St Saviour's Church occupies the space
between St Mildred's Road and Ivanhoe Road, facing sideways onto
Westgate Bay Avenue in Westgate-on-Sea. The new church was designed
in the Gothic style by Charles Beazley, a London architect, and was
intended to be an integral part of the exclusive development known
as the Westgate-on-Sea Estate. It was built of Kentish ragstone with
door and window arches of Bath stone, and was consecrated on 23 July
The Grade II listed church possesses a fine organ
and quality stained glass including a five lancet east window by
Charles Kempe and six others from his studio. The War Memorial
Chapel was designed by the William Morris studio. The church has a
ring of six bells. In 1975, five of those were transferred to St
Saviour's Church from the deconsecrated Holy Cross Church in
Canterbury. Three of the bells date to the early 1600s and one was
cast in 1300s.
Christ Church United Reformed Church
is also on Westgate Bay Avenue, a short way east of St Saviour's
Church. The red-brick building was opened in April 1884 as the new
town's Congregational Church, pipping the Anglican church to its
first service by three months. In 1972 it became the URC church with
the merger of the Congregationalists and the Presbyterians. The original foundation stone which was dated
to 12 June 1883 was replaced by a Millennium stone in 2000.
The Catholic Church of St Peter sits to
the south of the town, on the Canterbury Road. From 1904, the local
Catholic congregation was allowed to worship at Tower House instead
of at St Austin & St Gregory in Margate (now St Augustine's
Conference Centre), but quickly grew too large for it. In 1937 the
parish acquired Westgate House with its five acres of land, and work
began on adapting the main house for use as a temporary church.
On Sunday 4 July the church building was opened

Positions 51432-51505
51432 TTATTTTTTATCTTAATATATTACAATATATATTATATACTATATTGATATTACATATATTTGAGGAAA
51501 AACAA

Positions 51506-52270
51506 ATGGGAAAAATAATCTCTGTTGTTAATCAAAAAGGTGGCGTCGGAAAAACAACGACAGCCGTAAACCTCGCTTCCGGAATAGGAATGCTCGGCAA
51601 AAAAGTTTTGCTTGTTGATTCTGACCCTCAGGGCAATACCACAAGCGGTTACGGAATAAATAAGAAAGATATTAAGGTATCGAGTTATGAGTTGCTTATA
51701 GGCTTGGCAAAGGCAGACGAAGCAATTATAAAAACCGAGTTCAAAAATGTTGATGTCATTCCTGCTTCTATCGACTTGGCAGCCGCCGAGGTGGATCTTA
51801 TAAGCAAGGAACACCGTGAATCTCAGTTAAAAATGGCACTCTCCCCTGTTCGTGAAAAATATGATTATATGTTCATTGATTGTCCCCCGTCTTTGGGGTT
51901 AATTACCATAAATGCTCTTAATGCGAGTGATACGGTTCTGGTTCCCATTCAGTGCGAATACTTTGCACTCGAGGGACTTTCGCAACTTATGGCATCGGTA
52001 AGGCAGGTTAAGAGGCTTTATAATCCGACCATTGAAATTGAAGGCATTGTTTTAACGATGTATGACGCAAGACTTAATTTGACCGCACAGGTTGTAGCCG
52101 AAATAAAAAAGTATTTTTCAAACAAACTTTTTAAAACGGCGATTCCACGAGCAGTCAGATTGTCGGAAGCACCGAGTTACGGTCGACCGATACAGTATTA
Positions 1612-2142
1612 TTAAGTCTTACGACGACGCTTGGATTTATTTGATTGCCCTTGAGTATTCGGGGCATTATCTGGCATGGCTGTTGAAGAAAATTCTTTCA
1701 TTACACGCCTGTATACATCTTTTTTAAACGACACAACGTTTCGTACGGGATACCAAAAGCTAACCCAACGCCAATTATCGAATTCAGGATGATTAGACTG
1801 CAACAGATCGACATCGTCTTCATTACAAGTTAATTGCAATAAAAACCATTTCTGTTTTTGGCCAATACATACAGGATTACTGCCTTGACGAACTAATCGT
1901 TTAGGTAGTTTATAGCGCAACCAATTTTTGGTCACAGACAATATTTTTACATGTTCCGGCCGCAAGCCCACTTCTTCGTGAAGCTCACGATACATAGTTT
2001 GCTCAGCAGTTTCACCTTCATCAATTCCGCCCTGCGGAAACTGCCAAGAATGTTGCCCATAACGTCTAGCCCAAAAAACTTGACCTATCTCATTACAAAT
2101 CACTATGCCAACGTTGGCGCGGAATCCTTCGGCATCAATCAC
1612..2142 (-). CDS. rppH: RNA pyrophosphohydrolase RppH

with a celebration of Pontifical Mass. The local population dwindled
during the war and the church stood desolate most of the time. Bombs and
mines exploding in the vicinity of the building shook down ceilings, and
broke windows and roof slates. In 1958, a generous donor paid off the
remaining debt and construction of a new church began in February 1963.
The church was formally opened on 11 May 1964.
St Augustine's Chapel lies almost
immediately alongside St Peter's on the Canterbury Road. In some
sources, its history has seemingly been confused with that of the
Ursuline Convent which lays a little further to the west. The
latter formed a school in Westgate 1904, after the nuns were banned
from teaching in France. St Augustine itself, a magnificent French-style
chapel, was built in 1905-1915 by F A Walters as part of another convent
school named Les Oiseaux.
Westgate's Catholics were allowed to attend Mass
at the chapel, instead of at the parish church of St Austin & St
Gregory in Margate. By 1935 the numbers attending mass at the convent,
swelled in the summer months by many visitors, was so great that it was
clear that the people of Westgate needed their own church (St Peter's).
St Augustine's, with 456 year-old carvings (in 2010) from France, became
a boy's school in 1971, and is now a conference and wedding centre.
The Parish Church of St James Westgate &
Garlinge is on the Canterbury Road in the direction of Margate.
Before the 1860s, Westgate consisted of only a farm, a coastguard
station which had been built in 1791 and which still stands in Old
Boundary Road, and a few cottages for the crew that surrounded it.
During the late 1860s, businessmen developed the area into a seaside
resort for the middle-classes, starting with a stretch of sea wall
with a promenade on top.
A housing estate was built with the intention
that the resort would benefit its residents as a 'gated community',
rather than serving the occasional tourists. The opening of a
railway station in 1871 led to the rapid expansion of the
population, which reached 2,738 by 1901. The demands of the
increasing population led to the building of St James' Church in
1872. In 1884, it was reported that Essex was hit by a tremor so
large that it caused the bells of St James to ring.
Garlinge Methodist Church lies a little
under two hundred metres (yards) east of St James, serving the
community of Garlinge from the corner of the Canterbury Road and
High Street Garlinge. The two brown-brick buildings, with the church
on the left here and the hall alongside it, are a blend of both
modern and traditional styles, inside and out. The seating area in
the church is fully modern, with chairs for the parishioners
replacing fixed pews in the downstairs area.